“Our presentation at the Carolina Games Summit was more than just an opportunity to talk about the practical aspects of artificial intelligence in games. It also offered us a chance to encourage potential students at community colleges and high schools around North Carolina to consider an education in STEM fields, such as Computer Science.”, said Titus, who is a licensed Professional Engineer and has a Masters of Engineering from the ECE Department at NC State.

“We were very excited to present at the Carolina Games Summit. Being able to show the skills that we acquire at the Digital Games Research Center and NC State is important; not only for prospective students considering applying to NC State, but also for current students aiming to get jobs in the games industry. We once again showed that the Wolfpack is technically competent and professionally capable.”, said Rogelio, who is a Department of Energy Computational Science Graduate Fellow.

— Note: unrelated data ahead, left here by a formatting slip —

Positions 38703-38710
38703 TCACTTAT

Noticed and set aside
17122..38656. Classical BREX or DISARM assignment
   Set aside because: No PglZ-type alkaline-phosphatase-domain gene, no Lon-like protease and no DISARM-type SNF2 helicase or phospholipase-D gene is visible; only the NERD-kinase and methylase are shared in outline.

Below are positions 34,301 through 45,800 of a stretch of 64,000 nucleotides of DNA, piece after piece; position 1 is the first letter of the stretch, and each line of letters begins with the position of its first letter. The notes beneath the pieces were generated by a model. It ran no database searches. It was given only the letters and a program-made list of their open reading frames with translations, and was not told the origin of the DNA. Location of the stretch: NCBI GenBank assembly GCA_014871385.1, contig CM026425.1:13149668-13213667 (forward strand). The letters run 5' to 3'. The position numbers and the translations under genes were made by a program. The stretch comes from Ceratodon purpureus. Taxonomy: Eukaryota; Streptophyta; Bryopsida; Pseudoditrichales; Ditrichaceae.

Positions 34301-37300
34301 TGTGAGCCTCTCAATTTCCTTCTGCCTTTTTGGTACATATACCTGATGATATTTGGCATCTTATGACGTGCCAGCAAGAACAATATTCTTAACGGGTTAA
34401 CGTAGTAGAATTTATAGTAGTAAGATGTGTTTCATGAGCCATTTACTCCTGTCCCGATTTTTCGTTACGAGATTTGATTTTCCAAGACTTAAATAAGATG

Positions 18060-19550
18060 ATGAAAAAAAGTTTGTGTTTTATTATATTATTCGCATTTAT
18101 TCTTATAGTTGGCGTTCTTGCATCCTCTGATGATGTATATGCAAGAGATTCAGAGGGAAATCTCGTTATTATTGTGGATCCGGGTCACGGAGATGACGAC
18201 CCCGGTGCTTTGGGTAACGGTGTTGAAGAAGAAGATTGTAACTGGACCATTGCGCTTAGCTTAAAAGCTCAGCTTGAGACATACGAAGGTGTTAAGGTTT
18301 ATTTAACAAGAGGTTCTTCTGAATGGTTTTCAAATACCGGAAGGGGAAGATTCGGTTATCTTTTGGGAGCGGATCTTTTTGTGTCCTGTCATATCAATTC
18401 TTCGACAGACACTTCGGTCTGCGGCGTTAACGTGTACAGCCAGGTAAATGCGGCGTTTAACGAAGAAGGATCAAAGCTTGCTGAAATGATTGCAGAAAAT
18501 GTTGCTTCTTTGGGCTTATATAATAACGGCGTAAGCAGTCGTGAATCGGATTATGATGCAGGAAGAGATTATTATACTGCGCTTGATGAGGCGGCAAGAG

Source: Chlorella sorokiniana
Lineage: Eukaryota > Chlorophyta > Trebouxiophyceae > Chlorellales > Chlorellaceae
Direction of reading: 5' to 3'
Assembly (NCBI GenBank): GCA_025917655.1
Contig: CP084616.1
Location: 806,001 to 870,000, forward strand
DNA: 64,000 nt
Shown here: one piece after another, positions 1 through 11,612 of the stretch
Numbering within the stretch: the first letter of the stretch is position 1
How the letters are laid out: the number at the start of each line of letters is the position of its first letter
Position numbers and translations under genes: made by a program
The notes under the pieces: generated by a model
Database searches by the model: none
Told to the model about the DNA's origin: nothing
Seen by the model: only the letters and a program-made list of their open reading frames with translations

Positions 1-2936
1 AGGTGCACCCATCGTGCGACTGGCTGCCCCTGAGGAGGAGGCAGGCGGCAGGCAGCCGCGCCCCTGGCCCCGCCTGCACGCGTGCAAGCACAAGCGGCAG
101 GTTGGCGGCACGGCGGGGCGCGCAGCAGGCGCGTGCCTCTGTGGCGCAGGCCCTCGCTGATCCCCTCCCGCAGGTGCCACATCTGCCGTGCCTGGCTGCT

Michael Everett, Creative Director of the Carolina Games Summit and Wayne Community College Instructor, highlighted the importance of the presentation: “One of our goals here at Wayne Community College has been to introduce more technical subjects within our Simulation and Game Development curriculum. Their presentation has provided us with a clear path towards accomplishing this goal. As a direct result of the presenter’s work, we will be offering a course in Game AI (SGD 125: Artificial Intelligence) next Fall.”

Sharon Bull, Department Chair of Information System Technology at Wayne Community College felt that “Titus and Rogelio did an excellent job of presenting a complicated subject in a way that everyone could understand. I am very grateful that both of them gave up their Saturday to help make the Carolina Games Summit a success.”

After the event, Titus and Rogelio remarked, “It is always fun to come out and give a talk about the field you are passionate about. Artificial intelligence is an exciting but technically difficult subject. Being able to present it in a way that could be appreciated by both experts as well as non-technical participants was very rewarding.”